Deep Packet Inspection System BSP

CASE STUDY – vxWorks BSP For Deep Packet Inspection System

A vendor of Deep Packet Inspection Systems used by several major Telecom / ISP operators had a problem. The network processor chip that was the key component of their multi-card system was going end of life. Without a replacement, they would be unable to meet their commitments to ship systems.

Embedded Software and Board Support Package for Deep Packet Inspection System

The solution was to re-design the packet processing cards in the system to use a new, untested, network processor chip that had some similarity to the one in the current version of the system.

Initial BSP Analysis Work

Once that decision was made, Lextel was asked to develop the Board Support Package (BSP) for the new card. The objective being to enable the new card to operate seamlessly in the existing deep packet inspection system.

The first step was to determine the basic plan of action. The vendor of the new packet processing chip already had a Linux bsp and a demo card. However, the deep packet inspection system used vxWorks, and obviously was a different piece of hardware. Adding to the difficulty, the version of vxWorks in use on the DPI system was 5 years out of date, and did not have native support for the ARM11 core in the new packet processing chip or any of the non-core portions of the chip.

Lextel weighed all the options and recommended that the BSP for the new card be based on the version of vxWorks currently in use in the DPI system, and that Lextel would alter the vxWorks Kernel/OS itself as part of the BSP development so that it would run on the new ARM11 Core.

At first this seemed like a problematic choice, but Lextel suggested that the other options, either upgrading to a newer version of vxWorks, or running Linux on the new packet processing chip, would prove to be even more difficult and time consuming to accomplish, given the large base of existing software in the DPI system, which amounted to several million lines of code. The customer agreed with this analysis.

This is an example of a typical problem faced – new projects are not always starting with a clean slate, and it is important to consider several options and the cost / benefit relationship among the options.

BSP Development on Demo Card

Lextel developed the needed BSP. In this case, the software included the ‘standard’ BSP items such as boot code, operating system startup, serial and ethernet drivers, flash memory drivers, etc. In addition, we needed to modify the operating system memory management, cache control, real time process control, exception handling, and other functions to work with the as yet unsupported ARM11 Core. In this instance, the ‘BSP’ also included many other system specific pieces of code that run in ‘kernel’ mode, such as temperature monitoring, firmware update code, version reporting, device drivers for pcie switches, network chip, internal processor atomic hardware operations, qdr, and other items.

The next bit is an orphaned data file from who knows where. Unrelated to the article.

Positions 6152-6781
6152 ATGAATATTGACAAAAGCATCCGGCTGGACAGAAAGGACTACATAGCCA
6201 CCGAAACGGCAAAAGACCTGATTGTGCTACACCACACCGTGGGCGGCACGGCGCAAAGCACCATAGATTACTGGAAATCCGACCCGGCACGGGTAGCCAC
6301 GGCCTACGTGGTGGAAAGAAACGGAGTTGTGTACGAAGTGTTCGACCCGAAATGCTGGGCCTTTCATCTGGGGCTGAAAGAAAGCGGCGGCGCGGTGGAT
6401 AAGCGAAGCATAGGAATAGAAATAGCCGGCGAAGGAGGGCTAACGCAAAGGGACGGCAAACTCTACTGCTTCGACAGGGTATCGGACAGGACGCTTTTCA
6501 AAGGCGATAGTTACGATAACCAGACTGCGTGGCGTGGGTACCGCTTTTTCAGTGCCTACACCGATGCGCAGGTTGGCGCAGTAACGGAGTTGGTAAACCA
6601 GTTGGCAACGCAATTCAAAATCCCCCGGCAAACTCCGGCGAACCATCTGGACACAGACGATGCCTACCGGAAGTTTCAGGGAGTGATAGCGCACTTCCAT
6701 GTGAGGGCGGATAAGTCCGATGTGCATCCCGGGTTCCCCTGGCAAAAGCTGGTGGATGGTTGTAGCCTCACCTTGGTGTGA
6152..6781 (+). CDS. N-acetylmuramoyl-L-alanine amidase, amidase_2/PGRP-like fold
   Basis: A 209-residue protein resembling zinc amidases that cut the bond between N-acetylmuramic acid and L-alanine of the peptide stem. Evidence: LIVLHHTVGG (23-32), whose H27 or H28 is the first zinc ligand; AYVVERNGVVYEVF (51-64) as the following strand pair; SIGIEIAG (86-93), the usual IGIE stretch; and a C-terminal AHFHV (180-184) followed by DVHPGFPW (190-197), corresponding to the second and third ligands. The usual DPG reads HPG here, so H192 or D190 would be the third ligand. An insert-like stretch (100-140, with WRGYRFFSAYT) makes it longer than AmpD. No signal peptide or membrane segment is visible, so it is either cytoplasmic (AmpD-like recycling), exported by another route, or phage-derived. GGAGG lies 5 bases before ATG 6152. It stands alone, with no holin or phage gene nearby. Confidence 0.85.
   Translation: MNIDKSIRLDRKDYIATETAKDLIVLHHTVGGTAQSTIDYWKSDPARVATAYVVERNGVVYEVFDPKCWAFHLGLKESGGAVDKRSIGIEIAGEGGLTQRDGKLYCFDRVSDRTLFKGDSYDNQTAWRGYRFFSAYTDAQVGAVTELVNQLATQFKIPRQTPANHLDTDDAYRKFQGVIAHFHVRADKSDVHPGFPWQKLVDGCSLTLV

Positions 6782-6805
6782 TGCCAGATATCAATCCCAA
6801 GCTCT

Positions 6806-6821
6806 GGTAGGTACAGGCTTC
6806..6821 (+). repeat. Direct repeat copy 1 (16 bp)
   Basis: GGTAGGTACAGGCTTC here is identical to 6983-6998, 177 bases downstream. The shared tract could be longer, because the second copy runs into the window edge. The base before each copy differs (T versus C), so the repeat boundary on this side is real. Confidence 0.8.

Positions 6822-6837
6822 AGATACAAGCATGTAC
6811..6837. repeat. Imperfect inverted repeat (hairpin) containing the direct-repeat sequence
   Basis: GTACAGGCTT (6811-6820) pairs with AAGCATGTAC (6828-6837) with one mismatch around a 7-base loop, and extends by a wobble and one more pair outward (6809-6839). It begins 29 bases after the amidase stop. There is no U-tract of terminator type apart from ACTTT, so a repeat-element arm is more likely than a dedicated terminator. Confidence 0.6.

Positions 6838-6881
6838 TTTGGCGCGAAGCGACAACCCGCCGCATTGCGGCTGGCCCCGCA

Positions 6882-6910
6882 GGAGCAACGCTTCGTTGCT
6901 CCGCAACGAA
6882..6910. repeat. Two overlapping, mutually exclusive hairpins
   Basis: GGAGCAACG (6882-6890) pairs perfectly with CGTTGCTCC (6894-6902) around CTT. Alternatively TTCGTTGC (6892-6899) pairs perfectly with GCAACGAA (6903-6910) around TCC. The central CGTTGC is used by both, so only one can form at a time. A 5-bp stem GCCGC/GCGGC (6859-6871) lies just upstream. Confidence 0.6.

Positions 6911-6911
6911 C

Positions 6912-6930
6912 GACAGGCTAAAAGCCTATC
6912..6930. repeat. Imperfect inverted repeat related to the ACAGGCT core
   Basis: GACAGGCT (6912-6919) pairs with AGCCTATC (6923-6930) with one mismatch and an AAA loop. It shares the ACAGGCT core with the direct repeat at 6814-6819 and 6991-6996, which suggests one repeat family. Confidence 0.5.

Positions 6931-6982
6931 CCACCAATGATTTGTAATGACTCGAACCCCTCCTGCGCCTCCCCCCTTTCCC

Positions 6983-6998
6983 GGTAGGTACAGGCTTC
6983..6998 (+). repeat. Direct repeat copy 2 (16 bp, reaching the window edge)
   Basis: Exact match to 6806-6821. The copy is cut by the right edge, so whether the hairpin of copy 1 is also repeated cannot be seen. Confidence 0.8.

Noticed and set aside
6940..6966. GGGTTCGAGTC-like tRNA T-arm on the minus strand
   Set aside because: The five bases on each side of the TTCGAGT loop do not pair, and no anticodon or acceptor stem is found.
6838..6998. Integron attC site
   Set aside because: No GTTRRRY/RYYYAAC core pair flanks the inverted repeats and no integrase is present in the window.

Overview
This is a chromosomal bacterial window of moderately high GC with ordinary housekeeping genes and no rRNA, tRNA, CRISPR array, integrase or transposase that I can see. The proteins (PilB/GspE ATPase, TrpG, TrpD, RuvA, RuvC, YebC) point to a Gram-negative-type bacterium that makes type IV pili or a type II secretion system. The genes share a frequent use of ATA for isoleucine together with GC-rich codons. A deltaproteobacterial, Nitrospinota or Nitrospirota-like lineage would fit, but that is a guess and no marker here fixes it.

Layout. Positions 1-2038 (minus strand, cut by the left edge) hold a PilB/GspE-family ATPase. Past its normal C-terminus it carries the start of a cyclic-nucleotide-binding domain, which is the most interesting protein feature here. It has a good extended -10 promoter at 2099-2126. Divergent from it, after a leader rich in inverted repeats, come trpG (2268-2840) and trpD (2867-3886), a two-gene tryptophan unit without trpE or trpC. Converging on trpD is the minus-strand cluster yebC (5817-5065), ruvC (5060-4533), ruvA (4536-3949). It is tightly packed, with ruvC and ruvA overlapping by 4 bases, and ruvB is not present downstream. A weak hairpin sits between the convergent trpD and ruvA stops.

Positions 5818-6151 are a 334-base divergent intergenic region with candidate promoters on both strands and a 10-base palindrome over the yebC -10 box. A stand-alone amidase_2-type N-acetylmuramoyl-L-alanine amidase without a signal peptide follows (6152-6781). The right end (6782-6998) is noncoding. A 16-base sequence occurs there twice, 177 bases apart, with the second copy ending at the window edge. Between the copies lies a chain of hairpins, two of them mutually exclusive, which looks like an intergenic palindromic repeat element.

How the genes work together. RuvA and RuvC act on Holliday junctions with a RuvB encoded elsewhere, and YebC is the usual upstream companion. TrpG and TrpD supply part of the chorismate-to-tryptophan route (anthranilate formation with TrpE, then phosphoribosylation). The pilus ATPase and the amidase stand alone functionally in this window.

Since actual hardware was not available, we used the vendor’s demo card to the greatest extent possible for testing. This enabled many months of test and debug to proceed prior to having the real system hardware. Compile time constants were used to build the code for either the vendor demo card or the customer’s hardware. This also allowed the demo cards to be used by other developers even after the real customer hardware was available but in short supply.

Significant complications developed on this project because the packet processing chip was brand new. During the debug process, various chip defects were diagnosed. Lextel was able to identify, isolate, and come up with workarounds for many of the identified problems. We worked closely with the IC vendor engineers to help isolate and identify problems and workarounds. Persistence and creativity enabled us to get the software running on the new card.

In the end, the engineering manager(s) concluded that Lextel saved the company 100’s of thousands of dollars on the cost of this project as compared to the cost quoted by the Operating System Vendor’s technical services group to develop a BSP for the chip vendor’s demo card. In addition, the OS Vendor would not have developed the BSP for the client’s actual hardware, which would entail significant additional effort.

BSP Tasks Completed

  • Initial Analysis
  • Recommendation of development options
  • Development Proposal including Schedule, Risk Factors, Steps
  • Development of software
  • Add support for new processor core to Operating System
  • Add support for new packet processing chip hardware
  • Provide seamless integration with existing software base
  • Debug and Validation
  • Identify, Diagnose, Workaround IC Defects
  • Deliver project on projected schedule
  • Provide cost effective solution

Background Information on this project

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